A Sprained Thumb is the most common hand injury in skiers. During falls, the Ulnar Collateral Ligament at the base of the thumb damages, often caused by the ski pole. However, a Sprained Thumb is not exclusive to skiers and can occur to anyone where there is sufficient force applied to the thumb in a direction away from the hand.

In severe Sprained Thumb injuries, there is often immediate swelling and pain with bruising developing in a few days. If a Sprained Thumb is not diagnosed early there may be chronic swelling as well as thickening of the thumb joint.

Ice Packs and compression are the best treatments immediately following injury. Thumb Sprains tend to resolve in around four to six weeks and can be aided by physiotherapy or Myotherapy treatment. With an occurrence of sprained thumb, there are many things you can do to aid the injury. First consult a sports physician to learn the severity of the injury. Use ice and anti inflammatory gel to reduce inflammation and pain relief. Because of the lack of ligament support through the injured joint, a wrist brace maybe required.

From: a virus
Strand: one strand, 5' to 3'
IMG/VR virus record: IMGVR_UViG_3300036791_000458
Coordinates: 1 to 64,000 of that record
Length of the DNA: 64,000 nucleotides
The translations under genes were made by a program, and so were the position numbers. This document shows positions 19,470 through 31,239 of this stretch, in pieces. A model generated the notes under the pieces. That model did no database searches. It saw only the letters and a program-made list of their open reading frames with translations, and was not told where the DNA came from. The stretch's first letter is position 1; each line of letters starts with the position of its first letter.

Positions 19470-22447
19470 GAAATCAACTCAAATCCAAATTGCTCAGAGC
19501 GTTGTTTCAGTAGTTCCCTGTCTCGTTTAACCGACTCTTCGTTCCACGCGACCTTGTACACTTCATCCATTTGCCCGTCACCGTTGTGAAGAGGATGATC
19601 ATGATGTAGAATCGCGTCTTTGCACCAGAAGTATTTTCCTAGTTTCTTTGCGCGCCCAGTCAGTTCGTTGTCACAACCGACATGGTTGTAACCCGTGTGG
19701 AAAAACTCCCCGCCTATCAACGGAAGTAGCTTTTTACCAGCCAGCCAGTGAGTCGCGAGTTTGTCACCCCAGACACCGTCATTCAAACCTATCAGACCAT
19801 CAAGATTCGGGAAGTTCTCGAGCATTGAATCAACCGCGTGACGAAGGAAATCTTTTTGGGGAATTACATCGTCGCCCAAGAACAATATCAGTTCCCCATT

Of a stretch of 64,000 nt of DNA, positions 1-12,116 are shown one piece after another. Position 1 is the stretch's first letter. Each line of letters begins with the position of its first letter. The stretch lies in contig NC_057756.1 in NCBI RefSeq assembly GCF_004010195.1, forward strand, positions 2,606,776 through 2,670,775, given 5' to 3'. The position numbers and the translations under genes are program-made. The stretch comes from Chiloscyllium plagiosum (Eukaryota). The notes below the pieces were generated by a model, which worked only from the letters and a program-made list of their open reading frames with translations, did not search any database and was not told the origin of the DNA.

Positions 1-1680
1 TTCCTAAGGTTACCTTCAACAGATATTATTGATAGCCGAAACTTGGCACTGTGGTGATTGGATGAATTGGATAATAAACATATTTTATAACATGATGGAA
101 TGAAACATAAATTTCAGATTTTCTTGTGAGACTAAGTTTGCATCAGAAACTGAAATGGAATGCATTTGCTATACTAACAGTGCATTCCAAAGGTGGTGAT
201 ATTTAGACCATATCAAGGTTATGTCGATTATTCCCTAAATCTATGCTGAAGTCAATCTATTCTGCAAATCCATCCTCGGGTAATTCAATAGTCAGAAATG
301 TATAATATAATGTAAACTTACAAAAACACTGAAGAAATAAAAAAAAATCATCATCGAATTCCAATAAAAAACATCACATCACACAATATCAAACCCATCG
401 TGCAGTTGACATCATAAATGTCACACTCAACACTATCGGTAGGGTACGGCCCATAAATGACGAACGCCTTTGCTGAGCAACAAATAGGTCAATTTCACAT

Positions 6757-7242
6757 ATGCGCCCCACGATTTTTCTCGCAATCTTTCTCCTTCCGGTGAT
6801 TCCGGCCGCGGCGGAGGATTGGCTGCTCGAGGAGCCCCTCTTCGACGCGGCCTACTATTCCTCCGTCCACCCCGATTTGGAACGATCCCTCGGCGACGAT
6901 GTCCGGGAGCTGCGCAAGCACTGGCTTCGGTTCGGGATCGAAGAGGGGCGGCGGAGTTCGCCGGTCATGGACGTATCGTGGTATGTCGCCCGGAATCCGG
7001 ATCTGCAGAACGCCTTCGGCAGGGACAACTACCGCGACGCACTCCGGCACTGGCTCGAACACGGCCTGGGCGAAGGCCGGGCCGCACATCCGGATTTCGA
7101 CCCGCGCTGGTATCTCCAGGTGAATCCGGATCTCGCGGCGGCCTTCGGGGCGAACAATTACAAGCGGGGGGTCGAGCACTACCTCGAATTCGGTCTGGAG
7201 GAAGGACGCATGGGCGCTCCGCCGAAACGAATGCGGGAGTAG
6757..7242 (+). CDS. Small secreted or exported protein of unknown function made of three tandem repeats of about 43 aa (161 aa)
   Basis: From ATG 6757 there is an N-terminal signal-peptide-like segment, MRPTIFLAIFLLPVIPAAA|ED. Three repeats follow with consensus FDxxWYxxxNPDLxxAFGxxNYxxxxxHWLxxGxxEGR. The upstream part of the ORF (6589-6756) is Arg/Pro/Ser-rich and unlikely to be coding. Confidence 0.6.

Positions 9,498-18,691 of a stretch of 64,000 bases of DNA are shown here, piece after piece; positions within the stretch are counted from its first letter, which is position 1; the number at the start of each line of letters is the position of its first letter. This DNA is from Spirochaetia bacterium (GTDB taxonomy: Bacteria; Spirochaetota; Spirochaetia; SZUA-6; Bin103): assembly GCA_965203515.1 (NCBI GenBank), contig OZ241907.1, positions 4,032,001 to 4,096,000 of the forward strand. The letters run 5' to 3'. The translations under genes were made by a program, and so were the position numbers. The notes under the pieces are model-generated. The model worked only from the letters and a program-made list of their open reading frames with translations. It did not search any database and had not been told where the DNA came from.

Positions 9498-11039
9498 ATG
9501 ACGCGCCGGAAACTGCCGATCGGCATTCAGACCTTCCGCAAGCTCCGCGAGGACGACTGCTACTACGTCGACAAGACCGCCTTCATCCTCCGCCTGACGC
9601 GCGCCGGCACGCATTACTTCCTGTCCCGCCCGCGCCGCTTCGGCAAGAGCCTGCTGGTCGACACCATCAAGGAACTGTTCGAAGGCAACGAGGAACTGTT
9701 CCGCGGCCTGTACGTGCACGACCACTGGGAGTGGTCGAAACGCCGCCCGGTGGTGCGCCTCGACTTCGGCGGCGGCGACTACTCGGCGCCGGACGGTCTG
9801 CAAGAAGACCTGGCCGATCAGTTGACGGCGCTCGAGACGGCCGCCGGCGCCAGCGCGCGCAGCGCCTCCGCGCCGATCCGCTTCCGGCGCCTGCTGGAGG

After a couple of weeks of resting and icing the injured thumb consult a Myotherapist for soft tissue massage and mobility work through the injured area. Exercises using Hand Therapy Balls and Therapeutic Putty can be very helpful to regain mobility. Grip and thumb strengthening devices can also be useful to restore normal hand and thumb strength.